I’m going to blow up because: "I don't know, bro. I don't know that this shit going to work out for me. I hope it works. I hope the fans like it. I hope they love it. I ain't no cocky nigga. I ain't going to sit here and be like, 'Nigga, I know this shit going to work, nigga I know. I'ma work hard towards it.' My nigga, you could put all the fucking work you want into this shit, bro. If the fans like you, the fans like you. If they don't like it, bitch, they ain't going to like it."
What’s your most slept-on song, and why?: "My most slept-on song, my girl say 'Issa Scam.' 'Issa Scam' because I was speaking facts. And she always said that could have been a hit. But me personally, I think my most slept-on song is 'Snack Time.' That bitch is a banger. Oh my god! I feel like they slept on it. I don't know why."
My standout records to date have been: 'Free Joe Exotic.' Here come the real shit. Niggas don't look at it how I look at it. I been had bars, I've been dropping classics. 'NorthSide Ghetto Soulja,' 'Snack Time,' 'To Go Plate,' hard. But when I put a big artist at that stature, once I put him on a record that's hard, that's when all of his fans tapping in, like 'Who was the fat nigga? Who was the nigga that's rapping on this bitch with him? Bro, this nigga just said, 'I'm giving niggas booger sugar.' Who the fuck is this?' Then it's a bunch of mutherfuckers on the comments saying, 'This nigga's hard. Where the fuck has he been?'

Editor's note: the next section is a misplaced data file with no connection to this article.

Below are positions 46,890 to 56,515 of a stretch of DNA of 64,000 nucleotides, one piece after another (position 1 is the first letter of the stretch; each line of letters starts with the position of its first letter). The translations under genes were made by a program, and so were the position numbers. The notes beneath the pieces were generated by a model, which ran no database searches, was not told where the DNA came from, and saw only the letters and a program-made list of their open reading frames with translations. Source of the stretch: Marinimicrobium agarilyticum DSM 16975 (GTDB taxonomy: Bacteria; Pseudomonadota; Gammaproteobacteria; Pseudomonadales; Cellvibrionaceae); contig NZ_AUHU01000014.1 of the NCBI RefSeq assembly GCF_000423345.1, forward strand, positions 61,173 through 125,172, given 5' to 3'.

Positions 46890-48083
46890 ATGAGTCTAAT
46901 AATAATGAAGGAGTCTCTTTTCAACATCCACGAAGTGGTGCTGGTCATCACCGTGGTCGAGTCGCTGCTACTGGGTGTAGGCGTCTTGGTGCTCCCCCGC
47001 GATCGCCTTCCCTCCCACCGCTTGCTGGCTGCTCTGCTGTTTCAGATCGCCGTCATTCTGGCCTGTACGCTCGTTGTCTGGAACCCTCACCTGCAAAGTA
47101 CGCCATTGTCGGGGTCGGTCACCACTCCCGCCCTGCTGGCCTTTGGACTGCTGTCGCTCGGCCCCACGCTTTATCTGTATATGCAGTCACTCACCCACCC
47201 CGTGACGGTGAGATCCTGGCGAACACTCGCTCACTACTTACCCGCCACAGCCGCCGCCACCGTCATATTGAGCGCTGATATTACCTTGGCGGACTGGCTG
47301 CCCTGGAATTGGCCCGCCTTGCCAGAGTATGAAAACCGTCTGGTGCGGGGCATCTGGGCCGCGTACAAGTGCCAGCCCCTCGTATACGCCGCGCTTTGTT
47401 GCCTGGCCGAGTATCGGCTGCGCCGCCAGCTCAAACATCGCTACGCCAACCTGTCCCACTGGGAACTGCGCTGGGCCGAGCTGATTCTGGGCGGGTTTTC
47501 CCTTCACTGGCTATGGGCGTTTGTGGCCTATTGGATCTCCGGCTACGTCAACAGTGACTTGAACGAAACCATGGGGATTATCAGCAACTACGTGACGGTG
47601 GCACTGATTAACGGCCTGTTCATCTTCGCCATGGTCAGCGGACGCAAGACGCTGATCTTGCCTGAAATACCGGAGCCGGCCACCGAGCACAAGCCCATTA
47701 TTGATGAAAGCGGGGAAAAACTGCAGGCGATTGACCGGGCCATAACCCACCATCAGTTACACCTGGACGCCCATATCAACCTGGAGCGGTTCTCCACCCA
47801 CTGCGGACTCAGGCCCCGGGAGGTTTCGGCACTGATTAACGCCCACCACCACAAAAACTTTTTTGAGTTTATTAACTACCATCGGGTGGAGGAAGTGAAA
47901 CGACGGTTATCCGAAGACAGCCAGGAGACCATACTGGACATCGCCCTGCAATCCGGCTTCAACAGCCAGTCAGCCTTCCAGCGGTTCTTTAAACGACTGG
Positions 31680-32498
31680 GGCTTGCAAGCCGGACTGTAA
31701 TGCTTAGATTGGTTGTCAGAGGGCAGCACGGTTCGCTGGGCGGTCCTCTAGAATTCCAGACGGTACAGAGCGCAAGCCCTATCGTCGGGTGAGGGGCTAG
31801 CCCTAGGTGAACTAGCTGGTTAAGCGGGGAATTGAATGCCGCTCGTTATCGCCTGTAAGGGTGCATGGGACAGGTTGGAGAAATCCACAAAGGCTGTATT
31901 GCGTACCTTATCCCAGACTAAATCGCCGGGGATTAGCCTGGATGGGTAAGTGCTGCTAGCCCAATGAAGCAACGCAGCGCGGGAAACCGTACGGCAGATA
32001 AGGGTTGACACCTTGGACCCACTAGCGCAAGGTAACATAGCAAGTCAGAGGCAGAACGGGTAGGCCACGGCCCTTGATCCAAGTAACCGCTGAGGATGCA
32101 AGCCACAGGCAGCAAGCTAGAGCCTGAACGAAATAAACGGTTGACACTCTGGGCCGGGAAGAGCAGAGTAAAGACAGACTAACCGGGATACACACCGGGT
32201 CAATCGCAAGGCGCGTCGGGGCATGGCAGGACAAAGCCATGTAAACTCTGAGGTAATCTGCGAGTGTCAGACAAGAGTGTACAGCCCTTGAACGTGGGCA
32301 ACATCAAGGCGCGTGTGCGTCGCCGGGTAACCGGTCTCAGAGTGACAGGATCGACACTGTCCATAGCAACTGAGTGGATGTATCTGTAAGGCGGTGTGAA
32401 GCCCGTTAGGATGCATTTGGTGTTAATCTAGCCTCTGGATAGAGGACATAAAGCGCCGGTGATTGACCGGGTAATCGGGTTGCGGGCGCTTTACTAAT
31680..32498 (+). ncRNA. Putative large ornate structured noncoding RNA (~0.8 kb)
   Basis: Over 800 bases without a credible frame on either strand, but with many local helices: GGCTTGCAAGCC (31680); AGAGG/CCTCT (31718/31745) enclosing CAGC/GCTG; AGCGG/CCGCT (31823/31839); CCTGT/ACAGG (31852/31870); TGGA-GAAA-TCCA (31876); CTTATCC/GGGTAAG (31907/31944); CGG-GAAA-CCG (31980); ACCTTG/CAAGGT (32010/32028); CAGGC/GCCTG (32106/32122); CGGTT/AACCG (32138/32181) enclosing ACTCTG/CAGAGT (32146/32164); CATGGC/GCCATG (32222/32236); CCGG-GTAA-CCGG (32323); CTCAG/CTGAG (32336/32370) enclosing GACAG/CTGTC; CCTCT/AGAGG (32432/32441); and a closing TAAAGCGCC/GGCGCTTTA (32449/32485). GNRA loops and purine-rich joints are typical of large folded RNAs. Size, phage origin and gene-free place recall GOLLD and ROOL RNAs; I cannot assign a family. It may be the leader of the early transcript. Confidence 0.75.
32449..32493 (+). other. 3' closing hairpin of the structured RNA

"So therefore I would never say 'Free Joe Exotic' was successful because of me. I made the right moves and the right moves was getting Sada [Baby] on there."
My standout moments to date have been: "Man, I got a DM from a top-selling artist, bro. The best artist in the world. I won't say they name. I'm waiting ’til we do a track together. And he's one of my favorite artists. He one of them, one of my idols and shit. Basically that and the Wiz Khalifa meetup. He invited me to his house. He kept it so gangster and I'm like, Damn. At that point right there, I knew I had to be more cooler.
"If this nigga who made the fucking Forbes list for so many years and got 30 million followers, and then hit platinum, and then turned it up, bro, if he can be more humble than a lot of these niggas and show more love than a lot of these niggas, I feel like I need to be more cooler and humble and show more love."
Most people don’t know: "I'm a big Tyler, The Creator fan. I love Vince Staples. I want to do a song with Calvin Harris. And he like a house DJ. I feel like he's a G.O.A.T. He's like the Kanye West of his genre. I don't really watch sports like that, and I don't drink or smoke. I get ratchet like this just naturally."
I’m going to be the next: "I'm going to be the next successful person in my family. I was going to say the new Big Poppa, but my nigga, Biggie is the G.O.A.T. and I don't want to be the next Biggie. I want to be the next me, because all I ever wanted to be was a stand-up Black man who take care of his kids and his family."
"To Go Plate"
"Northside Ghetto Soulja"
"Free Joe Exotic" Featuring Sada Baby
"Made Me Mad" Featuring Dice Soho
These Managers, an A&R, Touring Rep, Video Director and Publicist Explain How Coronavirus Changed Hip-Hop